Cuomo issued a denial.

“As I said yesterday, I have never done anything like this,” the governor said in a statement to the Times-Union. “The details of this report are gut-wrenching. I am not going to speak to the specifics of this or any other allegation given the ongoing review, but I am confident in the result of the attorney general’s report.”

The woman’s allegations were first reported Tuesday by the Times-Union.

Cuomo said at that time he knew nothing about the allegation.

“First, I’m not aware of any other claim,” he said in a conference call with reporters. “As I said last week, this is very simple, I never touched anyone inappropriately … I never made any inappropriate advances …  no one ever told me at the time that I made them feel uncomfortable. Obviously, there are people who said after the fact they felt uncomfortable.”

The Times-Union said no formal complaint was filed but the allegation was relayed to the governor’s counsel by other Executive Chamber staffers.

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Beth Garvey, acting counsel to the governor, said, “All allegations that we learn of directly or indirectly are going promptly to the investigators appointed by the attorney general.”

State Attorney General Letitia James on Monday appointed Joon H. Kim, a former acting U.S. attorney for New York’s Southern District in Manhattan, and Anne L. Clark, who specializes in sexual harassment issues, to investigate the growing pile of allegations against Cuomo.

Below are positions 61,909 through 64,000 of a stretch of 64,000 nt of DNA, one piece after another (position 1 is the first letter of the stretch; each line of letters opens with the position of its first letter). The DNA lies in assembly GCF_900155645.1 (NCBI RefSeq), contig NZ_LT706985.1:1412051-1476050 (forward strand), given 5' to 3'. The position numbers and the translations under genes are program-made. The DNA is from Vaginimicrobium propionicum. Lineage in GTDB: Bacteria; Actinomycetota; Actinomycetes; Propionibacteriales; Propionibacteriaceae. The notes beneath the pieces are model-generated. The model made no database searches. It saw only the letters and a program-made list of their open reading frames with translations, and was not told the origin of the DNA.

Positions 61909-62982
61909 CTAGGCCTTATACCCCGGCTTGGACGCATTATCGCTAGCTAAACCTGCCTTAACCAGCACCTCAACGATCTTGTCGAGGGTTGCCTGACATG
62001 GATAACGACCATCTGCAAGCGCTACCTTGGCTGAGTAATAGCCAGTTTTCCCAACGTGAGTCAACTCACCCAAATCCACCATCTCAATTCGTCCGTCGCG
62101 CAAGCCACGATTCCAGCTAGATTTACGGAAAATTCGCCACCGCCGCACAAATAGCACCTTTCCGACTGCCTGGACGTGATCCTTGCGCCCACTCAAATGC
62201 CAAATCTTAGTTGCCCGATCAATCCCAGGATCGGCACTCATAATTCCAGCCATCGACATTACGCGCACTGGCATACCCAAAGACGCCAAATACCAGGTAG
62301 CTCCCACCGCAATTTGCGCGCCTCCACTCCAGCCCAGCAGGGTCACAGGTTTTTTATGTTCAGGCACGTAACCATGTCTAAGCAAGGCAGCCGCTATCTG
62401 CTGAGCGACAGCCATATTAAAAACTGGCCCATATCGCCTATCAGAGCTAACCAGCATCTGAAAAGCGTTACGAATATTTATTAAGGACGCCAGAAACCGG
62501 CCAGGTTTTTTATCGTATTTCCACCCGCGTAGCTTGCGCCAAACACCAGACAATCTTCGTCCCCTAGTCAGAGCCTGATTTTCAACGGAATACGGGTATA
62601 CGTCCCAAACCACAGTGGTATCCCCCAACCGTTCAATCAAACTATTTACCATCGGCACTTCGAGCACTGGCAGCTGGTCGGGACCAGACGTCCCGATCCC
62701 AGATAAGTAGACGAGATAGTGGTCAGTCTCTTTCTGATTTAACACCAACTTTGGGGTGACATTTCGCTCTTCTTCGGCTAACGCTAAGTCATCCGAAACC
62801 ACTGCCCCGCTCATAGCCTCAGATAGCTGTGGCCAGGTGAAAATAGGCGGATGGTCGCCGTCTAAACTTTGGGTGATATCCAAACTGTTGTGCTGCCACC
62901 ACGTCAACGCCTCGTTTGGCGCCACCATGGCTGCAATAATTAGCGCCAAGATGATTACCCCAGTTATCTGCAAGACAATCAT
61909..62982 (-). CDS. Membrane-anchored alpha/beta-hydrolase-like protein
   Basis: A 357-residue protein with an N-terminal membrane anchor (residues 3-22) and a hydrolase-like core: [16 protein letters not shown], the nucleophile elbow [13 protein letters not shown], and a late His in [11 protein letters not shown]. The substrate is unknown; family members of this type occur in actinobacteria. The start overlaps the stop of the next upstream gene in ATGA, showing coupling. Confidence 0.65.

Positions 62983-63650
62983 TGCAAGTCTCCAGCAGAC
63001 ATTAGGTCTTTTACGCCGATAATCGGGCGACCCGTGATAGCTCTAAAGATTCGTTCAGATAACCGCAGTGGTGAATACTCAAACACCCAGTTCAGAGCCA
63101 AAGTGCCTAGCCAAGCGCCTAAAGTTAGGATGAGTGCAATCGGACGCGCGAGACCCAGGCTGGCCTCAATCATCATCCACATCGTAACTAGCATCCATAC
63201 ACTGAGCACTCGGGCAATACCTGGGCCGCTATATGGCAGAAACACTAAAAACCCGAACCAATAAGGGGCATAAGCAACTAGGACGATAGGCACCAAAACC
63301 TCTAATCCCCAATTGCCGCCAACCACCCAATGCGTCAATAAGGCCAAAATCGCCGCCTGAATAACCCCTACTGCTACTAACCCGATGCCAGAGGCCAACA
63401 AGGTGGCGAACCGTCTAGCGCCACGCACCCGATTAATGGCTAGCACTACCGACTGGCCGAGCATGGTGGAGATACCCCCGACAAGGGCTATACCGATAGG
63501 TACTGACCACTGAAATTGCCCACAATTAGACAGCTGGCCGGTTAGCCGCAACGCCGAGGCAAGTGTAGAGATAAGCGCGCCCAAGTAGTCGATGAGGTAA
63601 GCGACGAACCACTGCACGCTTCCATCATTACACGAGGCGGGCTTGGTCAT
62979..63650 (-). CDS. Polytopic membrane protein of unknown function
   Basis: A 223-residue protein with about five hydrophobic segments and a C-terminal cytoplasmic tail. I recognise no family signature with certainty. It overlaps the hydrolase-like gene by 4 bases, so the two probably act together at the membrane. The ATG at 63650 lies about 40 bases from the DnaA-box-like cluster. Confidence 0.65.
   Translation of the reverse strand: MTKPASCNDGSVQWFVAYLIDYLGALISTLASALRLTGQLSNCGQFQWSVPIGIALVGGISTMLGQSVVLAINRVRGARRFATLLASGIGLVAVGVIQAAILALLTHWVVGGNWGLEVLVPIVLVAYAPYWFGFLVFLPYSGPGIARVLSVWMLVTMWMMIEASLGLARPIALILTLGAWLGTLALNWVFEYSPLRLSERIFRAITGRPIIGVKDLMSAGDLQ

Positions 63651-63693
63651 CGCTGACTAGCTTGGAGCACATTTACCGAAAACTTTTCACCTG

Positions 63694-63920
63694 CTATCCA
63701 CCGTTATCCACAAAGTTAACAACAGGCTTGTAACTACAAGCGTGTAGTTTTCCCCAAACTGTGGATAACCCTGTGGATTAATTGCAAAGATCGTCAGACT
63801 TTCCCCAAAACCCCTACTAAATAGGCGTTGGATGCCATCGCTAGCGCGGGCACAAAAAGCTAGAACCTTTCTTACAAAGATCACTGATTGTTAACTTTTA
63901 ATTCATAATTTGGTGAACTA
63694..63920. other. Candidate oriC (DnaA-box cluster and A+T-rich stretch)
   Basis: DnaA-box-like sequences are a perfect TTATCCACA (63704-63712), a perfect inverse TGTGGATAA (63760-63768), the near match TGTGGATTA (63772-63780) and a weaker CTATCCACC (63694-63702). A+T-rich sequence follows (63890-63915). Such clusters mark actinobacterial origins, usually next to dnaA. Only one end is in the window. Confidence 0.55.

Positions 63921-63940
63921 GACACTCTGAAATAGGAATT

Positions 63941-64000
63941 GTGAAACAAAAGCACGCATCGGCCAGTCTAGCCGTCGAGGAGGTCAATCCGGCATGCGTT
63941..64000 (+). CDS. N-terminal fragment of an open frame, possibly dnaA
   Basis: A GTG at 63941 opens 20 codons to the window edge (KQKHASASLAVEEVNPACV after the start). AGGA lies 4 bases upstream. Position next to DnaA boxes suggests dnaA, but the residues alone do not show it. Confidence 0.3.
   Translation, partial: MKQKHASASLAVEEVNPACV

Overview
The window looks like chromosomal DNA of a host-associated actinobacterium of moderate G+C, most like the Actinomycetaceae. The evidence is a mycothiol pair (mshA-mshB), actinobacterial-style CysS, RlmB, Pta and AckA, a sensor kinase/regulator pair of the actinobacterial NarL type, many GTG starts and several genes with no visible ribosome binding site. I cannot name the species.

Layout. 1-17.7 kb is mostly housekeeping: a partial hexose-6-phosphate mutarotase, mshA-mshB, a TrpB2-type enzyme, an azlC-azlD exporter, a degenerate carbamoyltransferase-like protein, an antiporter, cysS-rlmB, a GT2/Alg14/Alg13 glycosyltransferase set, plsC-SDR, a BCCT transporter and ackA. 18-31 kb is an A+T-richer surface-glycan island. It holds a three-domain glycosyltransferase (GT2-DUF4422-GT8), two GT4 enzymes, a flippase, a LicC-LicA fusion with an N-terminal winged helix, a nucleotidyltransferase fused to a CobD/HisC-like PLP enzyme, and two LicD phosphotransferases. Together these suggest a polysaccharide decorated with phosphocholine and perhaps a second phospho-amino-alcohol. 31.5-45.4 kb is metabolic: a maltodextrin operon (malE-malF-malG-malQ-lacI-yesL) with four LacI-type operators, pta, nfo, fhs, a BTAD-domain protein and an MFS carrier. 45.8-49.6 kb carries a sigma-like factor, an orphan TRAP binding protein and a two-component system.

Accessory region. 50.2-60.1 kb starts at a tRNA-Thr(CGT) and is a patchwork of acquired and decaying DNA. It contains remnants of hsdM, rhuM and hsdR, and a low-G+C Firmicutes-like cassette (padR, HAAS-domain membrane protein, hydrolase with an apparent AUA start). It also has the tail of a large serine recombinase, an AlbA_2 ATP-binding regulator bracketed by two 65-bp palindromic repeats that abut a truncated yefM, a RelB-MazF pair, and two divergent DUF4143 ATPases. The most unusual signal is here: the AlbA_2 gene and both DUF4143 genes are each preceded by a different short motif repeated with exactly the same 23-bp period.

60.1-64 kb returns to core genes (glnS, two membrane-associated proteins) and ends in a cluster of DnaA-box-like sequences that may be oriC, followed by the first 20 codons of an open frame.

Three other women who worked for Cuomo — Bennett, Lindsey Boylan and Anna Lis — have come forward to cite instances of sexism in the workplace or sexual harassment on the part of Cuomo himself.

In addition to these charges, Anna Ruch, who is not a state employee, has said she was forcibly touched and kissed by Cuomo while attending a 2019 wedding reception. Karen Hinton, who had once worked for Cuomo, also said he was aggressive in hugging her after inviting her to his hotel room in 2000, while he was U.S. secretary of housing and urban development.

Multiple unidentified women whose accounts were published by The Washington Post have said Cuomo cultivated a culture in which sexism and sexual harassment were allowed.

“What this is is a systemic, intentional, hostile, toxic workplace environment that … perpetuates abusive treatment of people who don’t have power or resources,” the outlet quoted “one woman who worked in his Albany office when she was in her 20s” as saying.

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Jack Davis is a freelance writer who joined The Western Journal in July 2015 and chronicled the campaign that saw President Donald Trump elected. Since then, he has written extensively for The Western Journal on the Trump administration as well as foreign policy and military issues.
Jack Davis is a freelance writer who joined The Western Journal in July 2015 and chronicled the campaign that saw President Donald Trump elected. Since then, he has written extensively for The Western Journal on the Trump administration as well as foreign policy and military issues.
Jack can be reached at